BOSTON — While retirement planning can be challenging for anyone, women may have additional hurdles to overcome.
Consider: 50 percent of working women and 80 percent of retired women today have no pensions. Women 65 and older are the fastest-growing group of people in poverty, and 75 percent of the elderly poor are women.
There are many reasons for this, starting with women's work experience. Despite progress, women still earn an average of 76 cents for every $1 a man makes. Women often spend fewer years in the workplace, often leaving to care for children or parents.
And until 1997, a husband and wife could contribute only $2,250 per year into individual retirement accounts (IRAs) when only one spouse worked. It is now $4,000 - a nonworking spouse can tuck away $2,000.
Add the fact that women tend to live five to seven years longer than men, and uncertainty about Social Security, and retirement planning can seem like a bad joke.
But the challenges don't mean you can't reach some level of financial security. You may have to adjust your expectations along the way. But if you are a woman with some planning to do, the following steps will help you reach your goals.
Retirement income generally comes from three sources: Social Security, pensions, and personal savings. For the majority of women retirees today, Social Security is the primary source of income. But Social Security may not be the same for our daughters as it was for our mothers.
Make sure you receive all that you are entitled to from Social Security by requesting an "earnings and benefit estimate statement" from the Social Security Administration. If there are errors in recording your contributions, you have up to three years to correct them, so it's a good idea to review the report every three years. The phone number is 800-772-1213. You can also ask about the benefits you may be entitled to based on your husband's or ex-husband's earnings.
Help from your employer
Company pension plans have gone the way of the dinosaur recently, with companies eliminating plans that guaranteed a fixed income, and replacing them with plans that offer no guarantees. Whatever type of plan is offered, take full advantage of it.
First, make sure you understand how the plan works, especially eligibility and vesting rules.
Next, begin saving as soon as you can. If your employer matches your tax-deferred contributions into a 401(k)-type plan, you should contribute at least enough to qualify for the match. It's free money!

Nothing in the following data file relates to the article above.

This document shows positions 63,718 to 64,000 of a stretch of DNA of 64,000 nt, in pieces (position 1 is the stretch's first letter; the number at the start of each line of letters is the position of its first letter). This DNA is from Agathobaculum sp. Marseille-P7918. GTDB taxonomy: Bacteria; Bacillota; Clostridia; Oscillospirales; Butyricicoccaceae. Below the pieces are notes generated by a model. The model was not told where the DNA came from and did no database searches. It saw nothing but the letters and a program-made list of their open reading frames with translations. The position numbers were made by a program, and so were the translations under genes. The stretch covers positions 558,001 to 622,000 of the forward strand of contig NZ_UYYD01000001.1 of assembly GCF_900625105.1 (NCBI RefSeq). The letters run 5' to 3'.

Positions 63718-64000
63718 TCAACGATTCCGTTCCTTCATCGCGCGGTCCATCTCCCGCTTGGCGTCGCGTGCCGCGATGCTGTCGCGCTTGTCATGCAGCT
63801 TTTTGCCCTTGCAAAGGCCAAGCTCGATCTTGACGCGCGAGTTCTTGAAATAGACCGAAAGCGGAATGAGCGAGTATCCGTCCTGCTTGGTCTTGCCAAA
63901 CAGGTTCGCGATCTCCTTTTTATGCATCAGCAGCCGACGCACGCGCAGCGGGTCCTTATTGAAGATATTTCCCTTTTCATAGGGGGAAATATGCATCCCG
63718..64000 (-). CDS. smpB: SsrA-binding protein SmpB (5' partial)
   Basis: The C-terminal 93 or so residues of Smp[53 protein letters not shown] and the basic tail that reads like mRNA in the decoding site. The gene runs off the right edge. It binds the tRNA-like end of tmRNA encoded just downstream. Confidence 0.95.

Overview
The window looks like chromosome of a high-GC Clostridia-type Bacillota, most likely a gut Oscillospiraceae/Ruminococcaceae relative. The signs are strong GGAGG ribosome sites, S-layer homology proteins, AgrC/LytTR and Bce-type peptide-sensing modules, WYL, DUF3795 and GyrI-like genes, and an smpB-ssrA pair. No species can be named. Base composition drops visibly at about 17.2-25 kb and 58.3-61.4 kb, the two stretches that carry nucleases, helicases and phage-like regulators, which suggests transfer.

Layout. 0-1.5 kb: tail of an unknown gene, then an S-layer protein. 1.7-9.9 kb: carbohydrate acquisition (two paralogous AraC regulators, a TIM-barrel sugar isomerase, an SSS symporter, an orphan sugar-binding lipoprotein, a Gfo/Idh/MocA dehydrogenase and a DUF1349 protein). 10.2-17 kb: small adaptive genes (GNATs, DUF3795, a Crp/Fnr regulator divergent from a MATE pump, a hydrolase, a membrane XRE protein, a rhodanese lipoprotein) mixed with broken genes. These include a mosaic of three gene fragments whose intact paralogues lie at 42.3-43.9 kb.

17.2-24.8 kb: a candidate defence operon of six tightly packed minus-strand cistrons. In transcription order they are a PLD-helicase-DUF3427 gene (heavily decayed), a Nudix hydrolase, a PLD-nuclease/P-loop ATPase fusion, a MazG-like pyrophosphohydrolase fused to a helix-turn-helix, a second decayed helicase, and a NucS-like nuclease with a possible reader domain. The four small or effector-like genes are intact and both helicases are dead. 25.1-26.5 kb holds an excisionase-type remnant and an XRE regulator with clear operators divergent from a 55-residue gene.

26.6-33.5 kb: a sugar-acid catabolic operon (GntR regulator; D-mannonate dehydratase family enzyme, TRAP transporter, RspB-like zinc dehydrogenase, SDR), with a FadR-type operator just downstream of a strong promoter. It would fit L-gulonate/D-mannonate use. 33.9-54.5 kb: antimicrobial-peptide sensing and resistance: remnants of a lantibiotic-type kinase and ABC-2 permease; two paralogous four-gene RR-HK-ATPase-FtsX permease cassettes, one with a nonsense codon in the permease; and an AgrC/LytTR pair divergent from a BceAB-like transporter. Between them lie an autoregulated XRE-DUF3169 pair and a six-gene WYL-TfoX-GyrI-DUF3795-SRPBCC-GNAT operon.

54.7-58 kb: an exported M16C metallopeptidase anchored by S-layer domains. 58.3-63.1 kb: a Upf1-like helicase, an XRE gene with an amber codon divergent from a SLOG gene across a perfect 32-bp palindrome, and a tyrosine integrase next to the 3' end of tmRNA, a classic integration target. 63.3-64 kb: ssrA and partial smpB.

In fact, you should contribute the most you can afford, and if you think that is 5 percent of your salary, try saving 6 percent. You probably will not miss the money in your paycheck, but the extra saving really adds up over time. When you get raises, try saving the additional money. Currently, the maximum you can save in a 401(k) plan is $9,500 per year. Once you reach the maximum, consider contributing to an IRA account as well.
Divorcees should see whether or not they are entitled to 50 percent of their ex-husband's retirement plans. This ideally should be dealt with in the divorce settlement, not in a separate suit after the divorce is final.
Save on your own
The third source of income is personal savings. Many retirees living on golf courses in Arizona today reaped big profits when they sold their homes. Unfortunately real estate prices during the 1990s have stagnated, so you will have to actively save and invest more of your income.
Automatic savings make the task easier. You can set up a monthly deduction from your checking account for mutual fund investment.
Many companies, including McDonald's and IBM, offer direct investment in their stock, bypassing broker commissions. After a small initial investment, you can invest monthly from your bank account. And instead of taking dividends or interest in cash, you can reinvest them in additional shares.
Developing a retirement plan is more than saving money, however. You need to set a goal, and create guideposts along the way to make sure you are staying on course. Helpful resources may include books, mutual fund companies, brokers, or your company's human resources department. A more personalized plan can be prepared by a financial planner.
Remember, companies and government probably won't play as big a role in retirement as they have in the past. So start planning and saving now and take control of your financial future.